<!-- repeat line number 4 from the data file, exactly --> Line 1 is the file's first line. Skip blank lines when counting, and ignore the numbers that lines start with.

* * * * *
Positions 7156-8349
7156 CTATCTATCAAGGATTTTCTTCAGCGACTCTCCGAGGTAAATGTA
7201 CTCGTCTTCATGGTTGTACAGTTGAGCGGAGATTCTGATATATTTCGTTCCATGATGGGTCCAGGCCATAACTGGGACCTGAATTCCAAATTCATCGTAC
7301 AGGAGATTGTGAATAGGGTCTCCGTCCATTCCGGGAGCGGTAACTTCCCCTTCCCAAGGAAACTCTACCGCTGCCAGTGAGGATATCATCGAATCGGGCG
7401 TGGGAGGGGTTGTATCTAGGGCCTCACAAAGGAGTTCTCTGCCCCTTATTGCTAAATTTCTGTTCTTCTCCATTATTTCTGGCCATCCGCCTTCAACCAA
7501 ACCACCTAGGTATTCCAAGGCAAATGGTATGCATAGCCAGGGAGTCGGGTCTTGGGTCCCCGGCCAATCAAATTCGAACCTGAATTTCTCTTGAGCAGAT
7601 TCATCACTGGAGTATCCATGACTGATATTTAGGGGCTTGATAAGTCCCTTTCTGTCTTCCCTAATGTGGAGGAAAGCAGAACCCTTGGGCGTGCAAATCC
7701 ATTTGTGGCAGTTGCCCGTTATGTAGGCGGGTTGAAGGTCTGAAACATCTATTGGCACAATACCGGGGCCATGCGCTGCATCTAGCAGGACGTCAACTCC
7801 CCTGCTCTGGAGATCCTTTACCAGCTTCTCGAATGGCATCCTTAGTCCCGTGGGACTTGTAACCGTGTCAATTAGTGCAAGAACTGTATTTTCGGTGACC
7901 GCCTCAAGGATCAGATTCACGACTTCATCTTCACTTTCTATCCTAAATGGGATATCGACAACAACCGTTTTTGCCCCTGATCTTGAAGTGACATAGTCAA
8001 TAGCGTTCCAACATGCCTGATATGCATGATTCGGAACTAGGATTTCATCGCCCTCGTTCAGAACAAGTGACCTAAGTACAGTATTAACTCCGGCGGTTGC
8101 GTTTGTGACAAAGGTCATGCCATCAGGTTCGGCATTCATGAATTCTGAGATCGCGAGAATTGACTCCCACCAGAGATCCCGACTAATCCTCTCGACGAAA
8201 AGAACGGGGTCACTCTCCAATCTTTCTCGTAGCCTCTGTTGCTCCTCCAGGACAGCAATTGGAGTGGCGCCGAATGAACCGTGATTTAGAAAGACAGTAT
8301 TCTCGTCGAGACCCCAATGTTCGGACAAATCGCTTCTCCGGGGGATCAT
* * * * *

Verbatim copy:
7301 AGGAGATTGTGAATAGGGTCTCCGTCCATTCCGGGAGCGGTAACTTCCCCTTCCCAAGGAAACTCTACCGCTGCCAGTGAGGATATCATCGAATCGGGCG